According to petitioner's testimony, Nancy obtained two $600 student loans during 1966 which he was under no obligation to repay. The proceeds of these loans, expended in 1966 by Nancy for her support, constitute amounts ‘contributed by * * * (here) for * * * (her) own support’ within the meaning of the above regulation. Cf. Rose D. Seraydar, 50 T.C. 756, 761 (1968); Ernest Walton Horne, 52 T.C. 572 (1969). In addition, Nancy received wages from her library job which she used for her support. Although the total amount of Nancy's earnings is not shown by the record, quite obviously, such earnings plus the proceeds of the loans exceeded the $600 furnished by petitioner. In any event, the burden of proof rested with him, Rule 32, Tax Court Rules of Practice, and, to say the least, he has not shown that the $600 which he contributed for Nancy's support exceeded either the loans or her library wages.
Petitioner's principal argument is that Nancy's library wages and student loans should not be considered in determining whether he furnished over half of her support. He points out that the amounts received under the scholarship are disregarded, and argues that the benefits of the student loans and library job were scholarship-related and, consequently, should also be excluded. We do not agree.
SEC. 152. DEPENDENT DEFINED.(d) SPECIAL SUPPORT TEST IN CASE OF STUDENTS.— For purposes of subsection (a), in the case of any individual who is—(1) a * * * daughter * * * , and(2) a student, * * * amounts received as scholarships for study at an educational institution * * * shall not be taken into account in determining whether such individual received more than half of his support from the taxpayer.Sec. 1.152-1, Income Tax Regs., amplifies this provision as follows:Sec. 1.152-1 General definition of a dependent.(c) * * * Amounts received as scholarships, as defined in paragraph (a) of Sec. 1.117-3, for study at an educational institution shall not be considered in determining whether the taxpayer furnishes more than one-half the support of such individual. * * *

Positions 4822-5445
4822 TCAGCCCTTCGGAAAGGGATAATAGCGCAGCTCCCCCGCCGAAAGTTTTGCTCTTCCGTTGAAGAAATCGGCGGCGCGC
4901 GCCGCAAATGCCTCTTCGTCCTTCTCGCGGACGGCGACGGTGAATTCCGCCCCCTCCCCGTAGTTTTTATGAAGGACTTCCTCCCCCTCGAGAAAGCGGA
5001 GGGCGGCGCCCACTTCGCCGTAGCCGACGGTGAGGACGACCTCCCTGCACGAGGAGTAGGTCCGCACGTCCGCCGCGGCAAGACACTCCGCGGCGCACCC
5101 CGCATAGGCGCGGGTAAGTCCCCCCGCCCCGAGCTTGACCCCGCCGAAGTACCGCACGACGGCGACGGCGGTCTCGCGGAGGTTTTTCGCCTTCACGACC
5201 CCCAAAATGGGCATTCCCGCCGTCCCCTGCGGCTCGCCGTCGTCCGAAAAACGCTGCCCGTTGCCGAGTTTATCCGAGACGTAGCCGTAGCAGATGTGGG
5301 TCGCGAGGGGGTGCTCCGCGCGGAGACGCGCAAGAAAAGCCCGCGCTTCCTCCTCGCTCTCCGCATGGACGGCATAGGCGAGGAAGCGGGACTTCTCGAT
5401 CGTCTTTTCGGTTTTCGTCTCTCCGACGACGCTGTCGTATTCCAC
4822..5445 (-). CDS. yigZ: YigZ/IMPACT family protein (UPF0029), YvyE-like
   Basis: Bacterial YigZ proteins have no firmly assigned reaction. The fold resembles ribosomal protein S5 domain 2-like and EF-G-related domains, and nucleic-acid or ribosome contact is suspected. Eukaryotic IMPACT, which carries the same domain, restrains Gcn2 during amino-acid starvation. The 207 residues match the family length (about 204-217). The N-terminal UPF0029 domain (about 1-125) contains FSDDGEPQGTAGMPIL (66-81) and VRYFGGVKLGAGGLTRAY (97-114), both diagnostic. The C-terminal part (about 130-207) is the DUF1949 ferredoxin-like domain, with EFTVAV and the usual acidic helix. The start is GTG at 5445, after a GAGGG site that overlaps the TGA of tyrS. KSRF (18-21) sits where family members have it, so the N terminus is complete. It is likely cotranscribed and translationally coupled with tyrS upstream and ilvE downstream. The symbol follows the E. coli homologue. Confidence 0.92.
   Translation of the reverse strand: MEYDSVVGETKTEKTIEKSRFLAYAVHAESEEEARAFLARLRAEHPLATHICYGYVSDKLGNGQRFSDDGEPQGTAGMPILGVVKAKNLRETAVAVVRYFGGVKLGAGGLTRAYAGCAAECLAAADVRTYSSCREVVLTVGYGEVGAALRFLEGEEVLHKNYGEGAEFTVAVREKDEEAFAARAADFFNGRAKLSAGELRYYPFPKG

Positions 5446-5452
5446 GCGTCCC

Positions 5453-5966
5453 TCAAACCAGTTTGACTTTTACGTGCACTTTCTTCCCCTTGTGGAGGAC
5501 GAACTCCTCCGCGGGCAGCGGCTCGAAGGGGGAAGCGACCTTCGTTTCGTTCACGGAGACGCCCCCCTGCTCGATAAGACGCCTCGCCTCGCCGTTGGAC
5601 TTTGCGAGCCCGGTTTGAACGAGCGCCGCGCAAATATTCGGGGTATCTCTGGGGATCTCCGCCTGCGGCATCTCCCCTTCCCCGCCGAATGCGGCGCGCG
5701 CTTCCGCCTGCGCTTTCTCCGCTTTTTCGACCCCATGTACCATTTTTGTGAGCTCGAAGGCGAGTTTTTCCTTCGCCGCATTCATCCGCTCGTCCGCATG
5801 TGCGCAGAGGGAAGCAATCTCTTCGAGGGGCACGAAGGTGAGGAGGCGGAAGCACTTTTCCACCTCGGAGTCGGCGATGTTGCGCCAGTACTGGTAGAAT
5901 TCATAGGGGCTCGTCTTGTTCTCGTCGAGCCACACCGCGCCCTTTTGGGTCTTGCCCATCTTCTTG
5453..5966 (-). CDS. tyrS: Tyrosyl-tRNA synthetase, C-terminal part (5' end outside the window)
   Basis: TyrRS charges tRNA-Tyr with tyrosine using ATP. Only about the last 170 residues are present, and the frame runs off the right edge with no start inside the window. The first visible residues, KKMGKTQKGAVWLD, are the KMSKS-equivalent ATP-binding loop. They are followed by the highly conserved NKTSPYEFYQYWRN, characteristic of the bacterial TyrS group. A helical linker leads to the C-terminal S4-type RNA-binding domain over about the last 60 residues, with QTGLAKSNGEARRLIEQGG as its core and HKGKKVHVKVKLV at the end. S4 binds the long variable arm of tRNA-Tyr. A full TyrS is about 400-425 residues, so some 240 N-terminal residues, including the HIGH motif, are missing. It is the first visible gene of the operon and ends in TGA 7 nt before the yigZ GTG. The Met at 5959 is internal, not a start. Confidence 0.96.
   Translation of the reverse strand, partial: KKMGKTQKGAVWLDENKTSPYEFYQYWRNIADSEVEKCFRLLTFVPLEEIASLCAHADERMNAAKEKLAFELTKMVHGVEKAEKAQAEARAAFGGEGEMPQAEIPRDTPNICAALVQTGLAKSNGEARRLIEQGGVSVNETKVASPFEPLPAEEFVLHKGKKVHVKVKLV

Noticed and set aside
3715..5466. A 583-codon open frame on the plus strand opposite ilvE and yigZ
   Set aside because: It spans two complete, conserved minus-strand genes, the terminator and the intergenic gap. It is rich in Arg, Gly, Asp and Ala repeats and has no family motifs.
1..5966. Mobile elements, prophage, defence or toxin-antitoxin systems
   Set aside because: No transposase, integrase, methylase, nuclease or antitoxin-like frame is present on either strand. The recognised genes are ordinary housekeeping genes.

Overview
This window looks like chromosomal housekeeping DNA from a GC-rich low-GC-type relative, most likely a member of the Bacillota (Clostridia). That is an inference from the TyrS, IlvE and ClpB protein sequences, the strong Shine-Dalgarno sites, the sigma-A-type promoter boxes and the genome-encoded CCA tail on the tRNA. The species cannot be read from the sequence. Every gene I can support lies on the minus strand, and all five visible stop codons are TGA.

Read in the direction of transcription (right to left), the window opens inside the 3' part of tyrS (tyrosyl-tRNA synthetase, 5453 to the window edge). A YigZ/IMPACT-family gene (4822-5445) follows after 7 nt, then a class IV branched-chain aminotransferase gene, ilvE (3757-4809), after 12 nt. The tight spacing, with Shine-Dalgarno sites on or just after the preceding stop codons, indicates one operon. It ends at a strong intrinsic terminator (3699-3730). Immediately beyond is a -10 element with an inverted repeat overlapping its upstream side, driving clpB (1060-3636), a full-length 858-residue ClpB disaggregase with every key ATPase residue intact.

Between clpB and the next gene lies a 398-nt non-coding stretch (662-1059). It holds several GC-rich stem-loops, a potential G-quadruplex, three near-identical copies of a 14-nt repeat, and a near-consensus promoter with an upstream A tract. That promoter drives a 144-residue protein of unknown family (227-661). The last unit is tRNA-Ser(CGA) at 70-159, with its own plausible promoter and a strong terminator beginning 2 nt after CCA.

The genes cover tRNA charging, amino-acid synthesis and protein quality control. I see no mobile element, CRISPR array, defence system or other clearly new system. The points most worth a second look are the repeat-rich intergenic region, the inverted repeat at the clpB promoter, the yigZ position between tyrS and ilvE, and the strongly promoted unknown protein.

There is no substantial evidence whatever to support a finding that Nancy received the loans only because she was also awarded a scholarship. Many loans are made each year to students who are not also scholarship beneficiaries. And even if there was some relationship between her eligibility for the loans and the scholarship, no sound reason has been advanced to show why, in computing the amount of her total support, the proceeds of these loans should be treated differently from other borrowed funds.
As applied to the library earnings, petitioner's argument is also without merit. The exclusion of amounts received as scholarships from consideration in determining total support is limited by section 1.152-1(c), Income Tax Regs., quoted in footnote 3 supra, to those amounts which constitute scholarships within the meaning of section 1.117-3(a), Income Tax Regs. Regulations section 1.117-4(c) provides that amounts which represent ‘compensation for past; present, or future employment services' are not considered scholarships. Bingler v. Johnson 394 U.S. 741 (1969); cf. also Aloysius J. Proskey; 51 T.C. 918 (1969). Since Nancy's wages from the library were paid to compensate her for her services, they are not amounts received as scholarships.
We hold that petitioner is not entitled to a dependency exemption deduction for Nancy for 1966.
In order to reflect concessions made by both parties.
Decisions will be entered under Rule 50.